Farmers across much of the Corn Belt are still waiting for a stretch of dry, warm weather to give their corn planting a boost.

On Monday, the USDA reported that corn planting across the United States has still failed to reach double digits. In the 18 top corn-producing states, just 5 percent of the corn has been planted.

That is 1 percentage point above last week’s report and 26 points behind the five-year average.

This year's pace ties for the slowest on record, tying with 1984.

By this time last year, when an early spring gave to an early start to corn planting, more than half of the nation’s corn had been planted.

Texas and North Carolina continue to reign the corn-producing states, reporting 69 percent and 78 percent of planted corn respectively. Overall, 7 states of the states reporting planting progress have fewer than 10 percent of corn planted.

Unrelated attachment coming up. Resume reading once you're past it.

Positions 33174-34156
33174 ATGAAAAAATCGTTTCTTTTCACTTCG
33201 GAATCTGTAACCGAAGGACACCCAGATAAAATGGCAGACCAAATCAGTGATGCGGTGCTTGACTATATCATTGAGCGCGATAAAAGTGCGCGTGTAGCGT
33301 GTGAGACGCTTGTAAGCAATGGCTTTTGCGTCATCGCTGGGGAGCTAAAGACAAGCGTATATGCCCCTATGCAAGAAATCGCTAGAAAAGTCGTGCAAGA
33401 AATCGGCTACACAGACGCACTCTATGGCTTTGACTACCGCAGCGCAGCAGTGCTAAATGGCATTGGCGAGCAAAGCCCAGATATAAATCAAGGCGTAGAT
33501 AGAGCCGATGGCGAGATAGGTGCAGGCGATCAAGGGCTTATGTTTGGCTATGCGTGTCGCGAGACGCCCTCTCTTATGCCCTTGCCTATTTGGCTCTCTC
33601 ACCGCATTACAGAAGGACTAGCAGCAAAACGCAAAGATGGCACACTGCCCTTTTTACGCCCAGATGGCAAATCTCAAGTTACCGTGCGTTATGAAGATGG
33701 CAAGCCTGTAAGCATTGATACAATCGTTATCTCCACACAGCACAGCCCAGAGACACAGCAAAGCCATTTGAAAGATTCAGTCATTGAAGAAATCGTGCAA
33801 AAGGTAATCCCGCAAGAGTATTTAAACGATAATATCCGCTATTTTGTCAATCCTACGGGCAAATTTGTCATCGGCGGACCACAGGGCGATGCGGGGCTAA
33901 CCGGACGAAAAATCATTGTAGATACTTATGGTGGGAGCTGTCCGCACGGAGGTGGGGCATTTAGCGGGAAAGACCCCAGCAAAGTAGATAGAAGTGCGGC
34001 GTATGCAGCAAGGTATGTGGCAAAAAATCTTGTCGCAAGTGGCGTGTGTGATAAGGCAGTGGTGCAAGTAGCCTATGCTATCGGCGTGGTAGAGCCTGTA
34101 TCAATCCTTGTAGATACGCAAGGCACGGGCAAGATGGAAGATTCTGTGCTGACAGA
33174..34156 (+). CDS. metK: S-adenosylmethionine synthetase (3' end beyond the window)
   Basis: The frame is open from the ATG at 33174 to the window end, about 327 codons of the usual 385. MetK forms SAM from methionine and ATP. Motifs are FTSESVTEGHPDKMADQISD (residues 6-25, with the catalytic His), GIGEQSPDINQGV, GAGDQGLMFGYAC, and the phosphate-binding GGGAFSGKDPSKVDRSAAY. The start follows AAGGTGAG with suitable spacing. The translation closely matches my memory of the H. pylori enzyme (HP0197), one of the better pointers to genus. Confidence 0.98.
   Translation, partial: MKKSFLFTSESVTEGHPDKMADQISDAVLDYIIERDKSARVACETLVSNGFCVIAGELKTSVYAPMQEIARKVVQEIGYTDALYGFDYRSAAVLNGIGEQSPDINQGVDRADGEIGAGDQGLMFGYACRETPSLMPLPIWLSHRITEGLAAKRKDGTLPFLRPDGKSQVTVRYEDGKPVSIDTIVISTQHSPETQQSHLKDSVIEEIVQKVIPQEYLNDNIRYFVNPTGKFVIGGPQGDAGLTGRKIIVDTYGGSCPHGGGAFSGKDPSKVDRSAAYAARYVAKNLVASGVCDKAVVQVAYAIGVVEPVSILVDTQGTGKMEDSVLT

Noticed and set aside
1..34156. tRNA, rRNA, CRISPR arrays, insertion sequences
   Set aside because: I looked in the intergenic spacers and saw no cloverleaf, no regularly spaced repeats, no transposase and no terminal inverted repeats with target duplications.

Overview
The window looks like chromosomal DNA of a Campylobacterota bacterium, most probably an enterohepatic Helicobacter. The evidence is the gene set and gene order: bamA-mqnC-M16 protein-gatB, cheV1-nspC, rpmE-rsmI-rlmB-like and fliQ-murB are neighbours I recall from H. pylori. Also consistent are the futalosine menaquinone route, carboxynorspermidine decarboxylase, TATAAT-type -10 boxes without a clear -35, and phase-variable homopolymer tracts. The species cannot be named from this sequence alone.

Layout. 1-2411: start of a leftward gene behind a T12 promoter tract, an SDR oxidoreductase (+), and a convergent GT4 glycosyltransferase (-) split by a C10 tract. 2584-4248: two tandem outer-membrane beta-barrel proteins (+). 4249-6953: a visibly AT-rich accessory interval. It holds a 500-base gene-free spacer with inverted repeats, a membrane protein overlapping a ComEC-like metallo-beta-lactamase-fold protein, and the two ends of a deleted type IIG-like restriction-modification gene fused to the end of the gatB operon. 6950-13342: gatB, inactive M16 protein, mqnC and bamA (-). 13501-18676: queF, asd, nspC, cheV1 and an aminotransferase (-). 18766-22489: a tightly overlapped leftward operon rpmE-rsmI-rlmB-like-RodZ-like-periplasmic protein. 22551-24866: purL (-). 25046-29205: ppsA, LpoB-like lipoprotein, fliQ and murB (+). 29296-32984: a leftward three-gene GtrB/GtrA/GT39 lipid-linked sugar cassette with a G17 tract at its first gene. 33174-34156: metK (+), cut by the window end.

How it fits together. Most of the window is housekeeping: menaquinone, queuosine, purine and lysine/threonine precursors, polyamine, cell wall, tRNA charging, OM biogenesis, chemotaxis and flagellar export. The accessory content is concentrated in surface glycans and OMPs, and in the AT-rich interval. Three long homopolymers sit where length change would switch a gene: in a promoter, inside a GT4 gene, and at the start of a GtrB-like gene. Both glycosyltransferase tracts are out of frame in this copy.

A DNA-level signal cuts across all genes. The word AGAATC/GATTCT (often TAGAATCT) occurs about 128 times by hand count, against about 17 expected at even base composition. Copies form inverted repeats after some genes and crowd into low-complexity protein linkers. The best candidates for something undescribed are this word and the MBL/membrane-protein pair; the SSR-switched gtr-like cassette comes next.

Five states have yet to report any progress in planting corn. 

It’s also no surprise that emerged corn is also behind the five-year average, reported at 2 percent. See the full “Crop Progress” report here.

With near- or at-freezing temperatures expected on the central and northern Plains and a week of rain chances, more delays could be also be reported next week.

One of the wettest springs is history propelled corn futures to their biggest gains in more than two years early Monday afternoon, according to Reuters.

"Sentiment has shifted from drought relief to the possibility of a major problem at the same time funds increased their net short position in corn. Significant amount of short-covering support to follow," said Ken Smithmier, analyst at the Hightower Report in Chicago.

Earlier this month, corn future sank to a 10-month low after the USDA said that farmers would plant the largest corn areas since 1933.  Read more here. 

By late Monday afternoon, U.S. corn futures jumped 6 percent, their biggest gains since July.